Background:Bolus timing monitoring scans used for computed tomography angiography (CTA) repetitively expose the same region of the body to radiation with a view to determining the appropriate threshold attenuation level of the contrast material (CM). Therefore, for an effective CT scan, it is necessary to minimize repetitive radiation exposures from bolus timing.
Objectives:This study aims to effectively identify and reduce the radiation dose needed for repetitive monitoring scans utilized in CT involving the bolus timing method.
Patients and Methods:To investigate the currently employed protocols and the number of monitoring scans in bolus timing CT studies, 983 patients (581 males and 402 females; mean age 62.7) were retrospectively analyzed from October 1, 2013 to March 31, 2014. To identify the appropriate kVp and mA change in the hounsfield unit (HU) and measure the contrast-to-noise ratio (CNR) and the signal-to-noise ratio (SNR) in the bolus timing method, a 2 mL syringe containing CM diluted with saline at a ratio of 1 to 300 was inserted into cavities of a CT dose index (CTDI) head phantom and scanned with a 64-section multi-detector row CT system. The dose variation was analyzed using results from the ionization chamber and CTDI.
Results:This retrospective analysis of bolus-timing CT studies found that patients underwent an average of 4.5 to 5.4 monitoring scans. Furthermore, while the HU value of the mixed CM syringe in the central CTDI head phantom cavity was inversely proportional to mA, the decrease in the HU value became weaker at a value of 50 mA with 100 kVp and at 30 mA with 120 kVp. Here, the CNR (Pearson correlation r = 0.983, Kendall’s t = 0.978, P < 0.000) became slightly higher with an increase in mA at 100 kVp compared to 120 kVp, whereas the SNR (Pearson correlation r = 0.997, Kendall’s t = 1.0, P < 0.000) became similar to 100 kVp.
Conclusion:It is recommended that minimum level of radiation (100 kVp, 50 mA; 120 kVp, 30 mA) at which the HU value at the trigger threshold is not significantly different from that of the actual helical scans should be used to minimize the radiation dose caused by repetitive monitoring scans in the bolus timing method.
Angiography Image Analysis Multidetector Computed Tomography Radiation Dosage
The universal use of multi-detector computed tomography (MDCT) in hospitals has recently led to an increased use of CT angiography (CTA) and other dynamic studies (1-7). CTA is noninvasive, generates fewer motion artifacts than magnetic resonance angiography, and can provide highly sensitive images at a low cost (8).
Generally, CTA involves a bolus timing method (test bolus or bolus tracking technique) in which a contrast material (CM) is intravenously injected at a volume that exceeds the trigger threshold (5, 9). In addition, a real-time monitoring scan is performed to confirm that the CM has reached the trigger threshold at the intravenous (IV) location of the region of interest (ROI) cursor. Simultaneously, the same region is repetitively exposed to radiation. The number of monitoring scans generally depends on the IV location of the CM, the injection rate, the CM volume, the CM concentration, saline flushing, and patient characteristics (weight and size, central blood volume, blood flow, age, cardiac output, degree of hydration, etc.) (8, 10-13). These factors can be used as determinants of the radiation dose when employing the bolus timing method.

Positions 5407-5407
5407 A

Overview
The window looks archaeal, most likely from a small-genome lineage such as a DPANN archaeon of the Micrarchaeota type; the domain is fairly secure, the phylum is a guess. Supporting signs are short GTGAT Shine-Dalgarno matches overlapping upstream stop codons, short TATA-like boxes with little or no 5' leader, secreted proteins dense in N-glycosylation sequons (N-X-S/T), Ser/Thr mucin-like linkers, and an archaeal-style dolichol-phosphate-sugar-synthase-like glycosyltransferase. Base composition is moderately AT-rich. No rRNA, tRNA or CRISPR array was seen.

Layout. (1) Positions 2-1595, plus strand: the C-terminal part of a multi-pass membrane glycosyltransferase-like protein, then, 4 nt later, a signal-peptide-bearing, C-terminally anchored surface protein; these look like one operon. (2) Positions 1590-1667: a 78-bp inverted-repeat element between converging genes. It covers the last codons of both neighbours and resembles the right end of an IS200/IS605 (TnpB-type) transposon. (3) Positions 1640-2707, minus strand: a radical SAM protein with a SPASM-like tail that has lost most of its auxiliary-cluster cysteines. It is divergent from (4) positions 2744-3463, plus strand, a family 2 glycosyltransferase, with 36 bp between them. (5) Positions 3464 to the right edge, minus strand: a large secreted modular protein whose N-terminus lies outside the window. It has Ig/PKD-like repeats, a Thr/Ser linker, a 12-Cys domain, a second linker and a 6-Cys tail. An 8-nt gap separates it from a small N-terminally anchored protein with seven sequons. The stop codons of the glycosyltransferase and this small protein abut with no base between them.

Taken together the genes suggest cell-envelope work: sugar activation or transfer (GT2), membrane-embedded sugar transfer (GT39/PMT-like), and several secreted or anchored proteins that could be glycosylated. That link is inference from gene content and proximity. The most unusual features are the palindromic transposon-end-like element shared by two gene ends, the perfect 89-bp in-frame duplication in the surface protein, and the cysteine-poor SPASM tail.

Undergoing repetitive, short CT scans has been shown to increase the likelihood of cancer occurrence (14). A cohort study in the United States found that 0.7% of all patients who had received a CT scan developed cancer (15), and that 1.5% to 2.0% may have developed cancer due to a CT scan (16). To reduce concerns about repetitive radiation to the same region during a monitoring scan with the bolus timing method, which is essential for CTA, efforts should be made to minimize the side effects of the radiation dose by properly controlling determinants of the number of monitoring scans. It is currently recommended to use 100 kVp rather than 120 kVp to reduce the radiation dose and to raise both the contrast-to-noise ratio (CNR) and the signal-to-noise ratio (SNR) in CTA (2, 17).
This study aims to effectively identify and reduce the radiation dose needed for the repetitive monitoring scans utilized in CT involving the bolus timing method.
3. Patients and Methods
3.1. Patients’ Bolus Timing
To analyze the radiation dose exposure resulting from the bolus timing method, we selected 871 scanned cases receiving dynamic CT liver (DCTL) and CTA at the Korean national cancer center between October 1, 2013 and March 31, 2014. Of these, 581 were men, 268 were women, and 22 patients receive more than two scans. The mean age was 62.7 years. All of the subjects had CT scans with the bolus timing method, and the monitoring scans were analyzed for DCTL (450 cases), head and neck CTA (140), pulmonary CTA (140), abdomen CTA (85), and lower extremity CTA (78). The CT device was a 64-section multi-detector row CT system (GE Discovery CT 750 HD; GE Healthcare), and the scout scan used 120 kVp and 10 mA. The CT device allowed the same kVp level to be used in a monitoring scan with bolus timing (Figure 1A). Levels of 120 kVp and 40 mA were used to analyze the number of monitoring triggers, and the bolus timing protocol presented in Table 1 was applied, as shown in Figure 1A. Neovist 370 contrast agent (Daewoong pharmaceutical Co., Korea) containing iopromide was utilized, and an automatic, dual-shot power injector (auto enhance A50, Nemoto Kyorindo Co., Japan) was used to inject the contrast agent intravenously into patients. This retrospective study did not require institutional review board approval or patient consent.